Olive oil: Our bodies need dietary fat to burn fat. Research also shows a diet rich in monounsaturated fat — the heart-healthy kind found in olive oil — boosts metabolism, blunts fat-storing hormones, and increases satiety.
Greek yogurt: This creamy superfood is high in protein, with significantly more than regular yogurt, to help stabilize blood sugar levels and keep us feeling full. More importantly, yogurt is one of the few dietary sources of the good-for-you bacteria probiotics, which a growing body of research shows is absolutely imperative to create a healthy microbiome necessary to lose weight.
Vegetables: Plants are the best sources of the antioxidants, vitamins, minerals, and other micronutrients our bodies need to function optimally, control disease, and lose weight.
Beans: Beans and legumes are one of the best natural sources (read: not the food lab-created stuff found in packaged foods) of the two types of fiber—insoluble and soluble—we need to keep our stomach full and our bodies' bacterial levels well-balanced.
Seafood: Fish and shellfish are one of the only sources of marine omega-3 fatty acids, the only type of essential fatty acids that science has shown help boost metabolism, control blood sugar, and regulate our bodies' fat-burning hormones.
Whole grains: The complex carbs in whole grains (not the refined, processed grains most Americans eat) provide our bodies with the crucial energy source we need to work out and function properly, while increasing our levels of the "feel-good hormone" serotonin, which can help control cravings and thwart overeating.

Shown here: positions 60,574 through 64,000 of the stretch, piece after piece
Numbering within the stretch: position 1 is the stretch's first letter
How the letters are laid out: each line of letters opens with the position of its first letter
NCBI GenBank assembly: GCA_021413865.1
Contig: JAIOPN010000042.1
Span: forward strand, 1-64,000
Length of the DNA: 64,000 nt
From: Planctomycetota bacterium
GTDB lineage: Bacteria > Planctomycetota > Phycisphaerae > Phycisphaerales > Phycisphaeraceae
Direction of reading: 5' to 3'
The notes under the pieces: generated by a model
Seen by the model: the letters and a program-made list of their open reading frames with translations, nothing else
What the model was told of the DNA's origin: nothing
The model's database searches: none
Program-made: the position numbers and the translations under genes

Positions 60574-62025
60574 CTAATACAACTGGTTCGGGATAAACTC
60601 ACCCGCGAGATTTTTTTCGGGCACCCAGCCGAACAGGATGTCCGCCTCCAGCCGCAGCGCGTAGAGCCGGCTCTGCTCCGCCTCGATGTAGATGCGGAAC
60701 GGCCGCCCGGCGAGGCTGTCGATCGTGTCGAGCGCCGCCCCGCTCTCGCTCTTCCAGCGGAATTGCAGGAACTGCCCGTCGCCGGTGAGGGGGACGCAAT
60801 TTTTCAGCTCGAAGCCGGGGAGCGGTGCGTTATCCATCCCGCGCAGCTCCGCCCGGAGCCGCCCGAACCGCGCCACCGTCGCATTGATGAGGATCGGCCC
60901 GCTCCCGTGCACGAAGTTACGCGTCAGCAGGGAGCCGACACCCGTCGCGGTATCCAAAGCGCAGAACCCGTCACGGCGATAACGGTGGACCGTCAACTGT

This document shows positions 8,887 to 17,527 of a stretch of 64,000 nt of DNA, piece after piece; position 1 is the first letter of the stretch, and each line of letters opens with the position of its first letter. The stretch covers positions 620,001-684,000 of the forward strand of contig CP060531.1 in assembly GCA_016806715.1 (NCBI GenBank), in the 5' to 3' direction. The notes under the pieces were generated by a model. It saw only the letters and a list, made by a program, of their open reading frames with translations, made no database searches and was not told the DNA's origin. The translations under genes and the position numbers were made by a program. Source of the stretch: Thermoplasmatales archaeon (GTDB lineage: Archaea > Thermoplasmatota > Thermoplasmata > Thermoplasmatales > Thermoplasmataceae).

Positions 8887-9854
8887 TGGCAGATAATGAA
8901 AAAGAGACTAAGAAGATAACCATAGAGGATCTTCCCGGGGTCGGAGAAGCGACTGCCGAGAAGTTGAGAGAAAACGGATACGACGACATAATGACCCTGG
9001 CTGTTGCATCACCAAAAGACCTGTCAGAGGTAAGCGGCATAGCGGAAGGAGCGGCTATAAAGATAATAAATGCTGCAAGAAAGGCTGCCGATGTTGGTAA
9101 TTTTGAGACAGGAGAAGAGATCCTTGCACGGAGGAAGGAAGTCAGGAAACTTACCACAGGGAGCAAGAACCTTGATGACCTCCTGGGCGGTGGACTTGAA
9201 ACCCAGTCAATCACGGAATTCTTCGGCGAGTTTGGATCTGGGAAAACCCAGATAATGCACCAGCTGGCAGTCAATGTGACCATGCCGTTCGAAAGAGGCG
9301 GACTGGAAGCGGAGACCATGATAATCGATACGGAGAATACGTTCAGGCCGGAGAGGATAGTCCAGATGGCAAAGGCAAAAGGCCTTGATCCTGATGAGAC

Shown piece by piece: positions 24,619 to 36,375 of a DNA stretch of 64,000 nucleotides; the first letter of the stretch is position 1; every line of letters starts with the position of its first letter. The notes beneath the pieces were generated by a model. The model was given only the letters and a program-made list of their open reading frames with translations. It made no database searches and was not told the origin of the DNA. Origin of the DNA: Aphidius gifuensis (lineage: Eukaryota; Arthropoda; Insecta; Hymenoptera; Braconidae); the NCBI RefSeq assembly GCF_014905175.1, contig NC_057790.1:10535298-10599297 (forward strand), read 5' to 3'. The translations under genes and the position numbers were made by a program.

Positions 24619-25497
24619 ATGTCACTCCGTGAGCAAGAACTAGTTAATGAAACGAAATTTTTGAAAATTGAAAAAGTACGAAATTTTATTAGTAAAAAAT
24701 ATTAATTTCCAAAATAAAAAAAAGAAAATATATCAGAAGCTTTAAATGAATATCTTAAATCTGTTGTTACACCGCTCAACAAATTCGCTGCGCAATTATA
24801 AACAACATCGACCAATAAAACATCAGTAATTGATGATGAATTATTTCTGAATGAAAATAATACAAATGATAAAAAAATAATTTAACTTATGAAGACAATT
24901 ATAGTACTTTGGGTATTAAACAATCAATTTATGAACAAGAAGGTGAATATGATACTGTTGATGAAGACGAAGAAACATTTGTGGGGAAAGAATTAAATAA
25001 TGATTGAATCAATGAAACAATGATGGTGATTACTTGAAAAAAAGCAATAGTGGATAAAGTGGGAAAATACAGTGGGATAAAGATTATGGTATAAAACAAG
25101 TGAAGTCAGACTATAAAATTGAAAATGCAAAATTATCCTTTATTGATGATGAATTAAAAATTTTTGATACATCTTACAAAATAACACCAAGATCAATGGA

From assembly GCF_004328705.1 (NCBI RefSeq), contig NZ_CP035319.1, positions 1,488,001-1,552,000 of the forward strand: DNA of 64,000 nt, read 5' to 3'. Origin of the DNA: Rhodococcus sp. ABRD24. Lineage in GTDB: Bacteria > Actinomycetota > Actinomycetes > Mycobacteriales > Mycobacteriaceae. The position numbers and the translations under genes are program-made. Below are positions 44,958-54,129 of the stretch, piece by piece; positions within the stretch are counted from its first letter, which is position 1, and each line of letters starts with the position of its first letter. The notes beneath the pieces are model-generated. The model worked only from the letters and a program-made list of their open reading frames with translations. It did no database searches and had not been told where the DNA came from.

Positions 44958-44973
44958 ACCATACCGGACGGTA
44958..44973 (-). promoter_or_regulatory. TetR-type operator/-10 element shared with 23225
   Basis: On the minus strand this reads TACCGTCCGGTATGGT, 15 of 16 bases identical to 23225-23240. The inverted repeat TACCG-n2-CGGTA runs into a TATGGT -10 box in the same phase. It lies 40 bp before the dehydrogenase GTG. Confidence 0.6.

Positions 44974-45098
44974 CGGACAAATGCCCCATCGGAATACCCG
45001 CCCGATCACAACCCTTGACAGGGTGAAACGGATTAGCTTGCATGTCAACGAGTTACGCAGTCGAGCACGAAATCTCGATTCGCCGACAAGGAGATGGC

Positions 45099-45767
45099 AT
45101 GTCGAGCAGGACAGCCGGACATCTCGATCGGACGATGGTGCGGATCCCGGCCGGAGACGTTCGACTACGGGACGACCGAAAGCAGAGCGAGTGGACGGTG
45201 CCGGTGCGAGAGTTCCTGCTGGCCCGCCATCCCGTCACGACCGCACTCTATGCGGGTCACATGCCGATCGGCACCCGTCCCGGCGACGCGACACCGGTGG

Wine: Wine contains the antioxidant resveratrol, which actually boosts caloric burn and lowers blood sugar levels. Studies also show people who drink alcohol in moderation weigh less than those who abstain.
Herbs and spices: These flavorful additives contain natural chemicals that help rev metabolism, slow gastric emptying, reduce blood sugar, and decrease cravings for sugary, fatty foods, among other attributes.
Fruit: This naturally sweet treat helps satisfy our bodies' need for sugar while curbing hunger with its double whammy of stomach-filling fiber and water.
Coffee and tea: Naturally caffeinated drinks like coffee and tea increase metabolism, help regulate our bodies' fat-storing hormone insulin, and can increase exercise motivation and performance.
Nuts: Nature's own crunchy, salty, and satisfying snack, nuts contain high amounts of nearly every nutrient shown to boost metabolism, lower blood sugar, and burn fat.
Chicken and eggs: A traditional Greek Diet doesn't include much animal meat, but meals that occasionally include lean protein from chicken and eggs can help control blood sugar and reduce appetite and cravings without increasing overall caloric intake.
To learn more, check out Maria Loi and Sarah Toland's new book, The Greek Diet.